Revisiting Devandra Banhart's Oh Me Oh My

November 08, 2018 in Album Reviews

by Aaron Martinez - DJ Pavlov


Classic College Radio is a look back on KVRX's expansive music library and its the decades' worth of DJ-reviewed albums. The library is home to scathing reviews of records that went on to be absolute classics, whereas other times an artist's work does not age so well. How exactly do the perspectives and contexts surrounding albums change over time? Well, our DJs are on it.


2018 Rereview of Oh Me Oh My:

To begin this review, I want to allude to this one video of Devendra Banhart that I learned about from a quirky ex-girlfriend who saw this on a plane from Mexico City. In the video, Banhart gives tour of his eccentric Echo Park home, all while sounding like a Whole Foods-type. 

In one peculiar, colorful and the more kaleidoscopically varied scene in the video, Devendra lies ass down, face up on the floor of his scintillating restroom, its walls tattooed with squiggles and wooshes to give it a playful vibe. He talks of drunkenly staring at this wall at 6:00am while indulging in the dysphoria of waking up. While he lays, he imagines patterns and images, while identifying shapes like “an eye or a vegetable fence.”

I think this speaks numbers on the sound and man behind this music.

There’s a lot to unpack in whimsical singer songwriter Devendra Banhart’s debut Oh Me Oh My. The soft, fragile embouchure of his is like the shakiness of an uphill rollercoaster, which compliments his acoustic, almost baroque-ish, sound. I think his playfulness and colors really blossom in the toybox-like feel of track 6 “Cosmos and Demos," as well as in the discourse between Devendra and a bee about becoming cityfolk in track 16, “The Thumbs Touch Too Much."

I think the previous reviewer was absolutely spot on about how Devendra can blend this kiddie and endearing playfulness with serious topics à la Daniel Johnston or Calvin Johnson. I think this became a consistent theme in his later albums, and a recurring archetype in his songwriting. In Devendra’s critically acclaimed 2013 record Mala, there is a song named "Daniel" which conjures up the sound and lyrical rhythm of many tracks on Daniel Johnston's Songs of Pain.

It’s interesting to observe how Devendra went on to slightly drop the previous reviewer's said Pink Moon-era Nick Drake acoustic nature. His later albums go for a more surf rock/psych pop influence with more prevalent use of synthesizers.

Altogether, one can easily distinguish how much of an improved songwriter Devendra became. Nowadays, he still maintains that Syd Barrett-esque lyricism, but incorporates those layers of synth, acoustics and reverb to create an artistic sketchbook of an interesting, lanky man.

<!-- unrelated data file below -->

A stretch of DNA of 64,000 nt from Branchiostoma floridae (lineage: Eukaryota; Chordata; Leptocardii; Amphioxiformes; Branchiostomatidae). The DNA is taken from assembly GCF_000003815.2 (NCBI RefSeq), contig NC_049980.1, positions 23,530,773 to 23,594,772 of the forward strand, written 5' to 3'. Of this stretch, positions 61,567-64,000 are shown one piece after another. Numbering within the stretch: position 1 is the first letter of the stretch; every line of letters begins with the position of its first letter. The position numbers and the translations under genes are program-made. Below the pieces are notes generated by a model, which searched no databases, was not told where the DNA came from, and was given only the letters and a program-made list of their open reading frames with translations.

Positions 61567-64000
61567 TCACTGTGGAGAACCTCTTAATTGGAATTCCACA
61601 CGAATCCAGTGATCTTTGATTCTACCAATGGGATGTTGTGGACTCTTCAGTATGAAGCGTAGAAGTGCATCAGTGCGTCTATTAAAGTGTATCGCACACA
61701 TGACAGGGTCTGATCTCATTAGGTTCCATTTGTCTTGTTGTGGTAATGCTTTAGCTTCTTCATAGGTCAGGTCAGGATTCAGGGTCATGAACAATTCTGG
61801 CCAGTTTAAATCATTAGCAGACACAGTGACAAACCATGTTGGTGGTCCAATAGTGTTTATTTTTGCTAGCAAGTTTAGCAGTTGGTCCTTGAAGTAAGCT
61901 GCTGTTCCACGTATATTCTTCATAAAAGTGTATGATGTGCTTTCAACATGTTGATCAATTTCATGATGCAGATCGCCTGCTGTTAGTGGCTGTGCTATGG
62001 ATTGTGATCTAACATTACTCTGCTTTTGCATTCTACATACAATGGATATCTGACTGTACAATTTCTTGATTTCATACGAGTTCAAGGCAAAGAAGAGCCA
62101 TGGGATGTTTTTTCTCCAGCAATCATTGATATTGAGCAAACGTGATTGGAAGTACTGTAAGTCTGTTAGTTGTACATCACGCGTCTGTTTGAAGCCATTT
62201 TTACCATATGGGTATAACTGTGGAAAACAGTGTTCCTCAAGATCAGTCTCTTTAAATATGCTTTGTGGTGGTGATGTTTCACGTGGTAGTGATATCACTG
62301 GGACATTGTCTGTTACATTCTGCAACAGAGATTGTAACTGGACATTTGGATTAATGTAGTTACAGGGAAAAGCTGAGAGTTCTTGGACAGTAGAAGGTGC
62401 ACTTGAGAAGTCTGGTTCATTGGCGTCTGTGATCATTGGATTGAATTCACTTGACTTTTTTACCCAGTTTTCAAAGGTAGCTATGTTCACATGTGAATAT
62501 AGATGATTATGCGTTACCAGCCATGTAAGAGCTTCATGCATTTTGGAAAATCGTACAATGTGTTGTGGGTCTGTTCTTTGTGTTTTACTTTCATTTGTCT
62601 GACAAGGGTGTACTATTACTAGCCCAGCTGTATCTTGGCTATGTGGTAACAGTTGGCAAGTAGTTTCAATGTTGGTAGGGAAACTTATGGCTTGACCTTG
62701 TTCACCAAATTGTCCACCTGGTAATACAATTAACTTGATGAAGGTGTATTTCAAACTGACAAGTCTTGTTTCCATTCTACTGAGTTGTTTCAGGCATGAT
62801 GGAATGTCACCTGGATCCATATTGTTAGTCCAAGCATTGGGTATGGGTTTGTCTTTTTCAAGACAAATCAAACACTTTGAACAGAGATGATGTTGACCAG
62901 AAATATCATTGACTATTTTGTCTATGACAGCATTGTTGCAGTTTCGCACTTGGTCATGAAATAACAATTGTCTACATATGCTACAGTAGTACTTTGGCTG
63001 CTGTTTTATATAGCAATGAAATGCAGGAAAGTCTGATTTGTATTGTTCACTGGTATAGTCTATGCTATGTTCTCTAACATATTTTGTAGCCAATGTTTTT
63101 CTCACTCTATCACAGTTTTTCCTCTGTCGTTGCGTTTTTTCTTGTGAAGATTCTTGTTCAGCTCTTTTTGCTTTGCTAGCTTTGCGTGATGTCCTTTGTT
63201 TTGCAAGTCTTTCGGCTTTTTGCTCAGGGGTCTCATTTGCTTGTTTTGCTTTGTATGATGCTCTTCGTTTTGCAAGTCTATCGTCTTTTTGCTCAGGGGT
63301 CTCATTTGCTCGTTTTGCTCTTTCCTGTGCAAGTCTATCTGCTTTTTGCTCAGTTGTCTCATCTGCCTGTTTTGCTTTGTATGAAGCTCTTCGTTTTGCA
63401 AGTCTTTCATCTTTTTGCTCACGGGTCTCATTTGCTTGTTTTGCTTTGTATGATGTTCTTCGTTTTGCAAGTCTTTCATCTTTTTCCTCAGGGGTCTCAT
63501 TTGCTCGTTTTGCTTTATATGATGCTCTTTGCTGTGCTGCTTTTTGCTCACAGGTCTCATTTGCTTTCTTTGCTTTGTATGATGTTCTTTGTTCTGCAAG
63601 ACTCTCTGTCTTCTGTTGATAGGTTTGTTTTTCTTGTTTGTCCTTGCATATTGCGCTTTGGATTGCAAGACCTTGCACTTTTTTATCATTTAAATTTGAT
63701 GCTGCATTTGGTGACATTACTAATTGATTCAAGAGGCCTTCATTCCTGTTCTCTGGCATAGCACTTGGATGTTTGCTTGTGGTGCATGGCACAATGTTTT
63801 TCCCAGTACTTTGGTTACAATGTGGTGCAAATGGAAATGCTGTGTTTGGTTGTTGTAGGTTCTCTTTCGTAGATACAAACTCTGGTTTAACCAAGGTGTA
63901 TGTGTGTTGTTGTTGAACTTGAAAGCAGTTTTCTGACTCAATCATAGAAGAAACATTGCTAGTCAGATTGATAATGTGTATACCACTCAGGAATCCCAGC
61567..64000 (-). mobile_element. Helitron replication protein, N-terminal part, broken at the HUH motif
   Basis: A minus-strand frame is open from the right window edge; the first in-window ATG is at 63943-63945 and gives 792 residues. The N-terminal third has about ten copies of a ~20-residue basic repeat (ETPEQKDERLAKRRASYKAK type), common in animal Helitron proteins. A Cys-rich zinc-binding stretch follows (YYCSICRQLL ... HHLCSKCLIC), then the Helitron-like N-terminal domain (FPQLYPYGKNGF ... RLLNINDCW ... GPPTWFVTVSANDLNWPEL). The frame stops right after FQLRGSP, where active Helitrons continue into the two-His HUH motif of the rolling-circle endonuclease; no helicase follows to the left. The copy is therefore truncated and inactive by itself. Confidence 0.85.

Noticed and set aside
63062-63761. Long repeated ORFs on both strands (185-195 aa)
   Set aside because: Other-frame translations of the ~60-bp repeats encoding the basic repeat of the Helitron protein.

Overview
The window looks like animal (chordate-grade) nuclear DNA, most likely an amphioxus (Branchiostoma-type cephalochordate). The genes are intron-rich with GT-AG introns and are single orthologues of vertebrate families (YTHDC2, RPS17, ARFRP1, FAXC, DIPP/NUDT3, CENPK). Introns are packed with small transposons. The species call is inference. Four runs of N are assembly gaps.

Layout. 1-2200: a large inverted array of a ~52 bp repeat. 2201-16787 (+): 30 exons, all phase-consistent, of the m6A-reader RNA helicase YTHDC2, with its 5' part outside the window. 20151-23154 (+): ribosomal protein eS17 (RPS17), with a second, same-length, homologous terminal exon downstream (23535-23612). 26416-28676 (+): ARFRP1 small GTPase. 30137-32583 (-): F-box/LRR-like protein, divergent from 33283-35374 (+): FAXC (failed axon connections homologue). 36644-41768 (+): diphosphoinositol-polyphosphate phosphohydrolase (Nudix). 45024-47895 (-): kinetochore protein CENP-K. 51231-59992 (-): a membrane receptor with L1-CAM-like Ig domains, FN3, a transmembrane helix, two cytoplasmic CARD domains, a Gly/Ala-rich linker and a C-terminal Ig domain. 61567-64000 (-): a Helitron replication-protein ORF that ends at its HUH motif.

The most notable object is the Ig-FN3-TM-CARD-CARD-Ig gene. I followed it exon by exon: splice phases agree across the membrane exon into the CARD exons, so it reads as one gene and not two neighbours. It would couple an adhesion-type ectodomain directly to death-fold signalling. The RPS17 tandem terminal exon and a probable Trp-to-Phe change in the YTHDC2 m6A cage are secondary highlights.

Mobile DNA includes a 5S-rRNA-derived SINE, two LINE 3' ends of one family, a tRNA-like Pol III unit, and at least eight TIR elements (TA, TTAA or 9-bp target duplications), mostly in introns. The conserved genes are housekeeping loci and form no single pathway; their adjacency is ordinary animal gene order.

My favorite line of this past review is that this record is one of those rare records that manages to be familiar yet utterly distinct, and as such it deserves your attention. And I’m glad it was attention grabbing. Devendra set the tone for being your welcoming neighbor in the alternative songwriter canon of the 2010s. If there is a beach outing anytime around, expect your boy to be bumpin’ Devendra.


2002 Review:

 

This is an amazing record. Texas-born Devendra Banhart recorded these songs on a series of borrowed 4-track recorders, apparently never intending for them to be heard by anyone but him. Fortunately, Young God managed to unearth this bizarre talent and released this, his debut.

Banhart often sings in a falsetto that brings to mind the quavering fragility of someone like Daniel Johnston (trk 4, "Nice People..."). At other times, he recalls the sinister double-tracked redneck warble of Modest Mouse's Isaac Brock (trk 8, "Lend Me Your Teeth") or the resigned sighs of Pink Moon-era Nick Drake (trk 6, "Cosmos and Demos"). The childlike nature of many of the vocals is downright frightening sometimes, especially when Banhart is singing surreal, Syd Barrett-esque lyrics like, "if the sky were a stone/made of lips, made of bones/ count my teeth, keep the time" (trk2, "Roots...").

Banhart is incredibly adept at combining childlike innocence with very adult menace in a way similar to that of Johnston or, on the opposite end of the pitch spectrum, Calvin Johnson (see Beat Happening's Black Candy or any song where Johnston talks about women). Banhart evokes the dark side of childhood, the violent and lustful urges that lurk just beneath the surface of the adorable little moppet, waiting for the release of adolescence.

The music is kept simple throughout, consisting of nothing but an acoustic guitar, usually played with a finger-picking technique that makes it sound like a cross between folk and ragtime guitar, although Banhart does have occasion to engage in good old-fashioned strumming. The acoustic guitar work also brings to mind Pink Moon with its subdued, resigned tone that sets the stage perfectly for the bleak, bizarre lyrics. This is one of those rare records that manages be familiar yet utterly distinct, and as such it deserves your attention.

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